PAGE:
News and Press

Alabama's Scrap Metal Law Beneficial in Reducing Copper Theft for State Properties

Alabama Lawmakers worked to crack down on the theft and sale of metal throughout Alabama in 2012, and their efforts worked to reduce copper theft for Alabama’s state properties.


House Bill 278, sponsored by Senator Ben Brooks from Mobile, was signed into law by Governor Robert Bentley in 2012.  The law set new requirements for sales of scrap metal and stiffer penalties for metal thieves.   Theft of scrap metal and transactions involving it were illegal before the bill’s passage, and under the revised law, scrap metal sellers must be photographed, provide a personal identification card and give information to identify their vehicles.  Purchasers of scrap metal must submit the information to a statewide database maintained by the Alabama Criminal Justice Information Center and records of transactions must be kept onsite for at least one year from the date of sale.  Crimes can be classified as a Class B misdemeanor for the first offense, a Class A Misdemeanor for the second offense, and a Class C felony for the third and subsequent offense within a ten year period.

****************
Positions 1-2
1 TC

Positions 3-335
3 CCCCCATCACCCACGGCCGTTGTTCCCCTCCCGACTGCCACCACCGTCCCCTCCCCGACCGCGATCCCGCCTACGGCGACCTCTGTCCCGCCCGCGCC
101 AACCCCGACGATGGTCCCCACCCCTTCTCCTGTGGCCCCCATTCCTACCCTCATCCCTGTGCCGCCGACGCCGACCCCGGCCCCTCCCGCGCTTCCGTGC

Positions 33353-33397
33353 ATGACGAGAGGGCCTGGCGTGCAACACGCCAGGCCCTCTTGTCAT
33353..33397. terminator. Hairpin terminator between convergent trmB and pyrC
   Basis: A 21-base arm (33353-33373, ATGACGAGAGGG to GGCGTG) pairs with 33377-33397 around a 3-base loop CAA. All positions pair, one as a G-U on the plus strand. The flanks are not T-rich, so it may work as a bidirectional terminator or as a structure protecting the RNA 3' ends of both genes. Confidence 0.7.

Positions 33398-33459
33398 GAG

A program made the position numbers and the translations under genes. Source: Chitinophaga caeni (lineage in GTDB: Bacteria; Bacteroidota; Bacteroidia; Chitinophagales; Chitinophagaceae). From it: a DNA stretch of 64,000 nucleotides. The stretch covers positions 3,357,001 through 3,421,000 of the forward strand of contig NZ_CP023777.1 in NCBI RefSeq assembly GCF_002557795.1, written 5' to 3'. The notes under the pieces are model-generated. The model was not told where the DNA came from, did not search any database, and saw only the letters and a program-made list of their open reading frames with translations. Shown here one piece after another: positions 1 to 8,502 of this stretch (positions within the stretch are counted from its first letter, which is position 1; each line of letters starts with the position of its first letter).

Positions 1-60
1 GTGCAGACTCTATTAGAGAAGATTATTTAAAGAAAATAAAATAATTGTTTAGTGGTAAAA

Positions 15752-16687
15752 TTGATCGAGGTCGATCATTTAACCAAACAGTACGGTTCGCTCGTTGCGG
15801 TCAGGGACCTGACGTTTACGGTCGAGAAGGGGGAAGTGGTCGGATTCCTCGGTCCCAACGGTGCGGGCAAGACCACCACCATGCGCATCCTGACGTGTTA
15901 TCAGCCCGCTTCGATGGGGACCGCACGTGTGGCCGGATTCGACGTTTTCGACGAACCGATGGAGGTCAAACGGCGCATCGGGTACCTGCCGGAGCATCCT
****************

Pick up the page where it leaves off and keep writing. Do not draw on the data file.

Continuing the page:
According to Ben Spillers, the Risk Manager for the Alabama Division of Risk Management, copper theft claims have dramatically decreased since the law was passed.   Just looking at the State Insurance Fund claims history for copper theft on state properties over the past four years, you can see the difference made from the new requirements and stronger penalties.



Year of Claim Report

Total Cost of Claims Relating to Copper Theft










In summary, passage of this bill has had a significant impact on lowering claims cost for the State Insurance Fund as well as reducing crime in our state.

For a copy of the law enacted by Alabama Act 2012-426, please visit the Alabama Secretary of State’s website (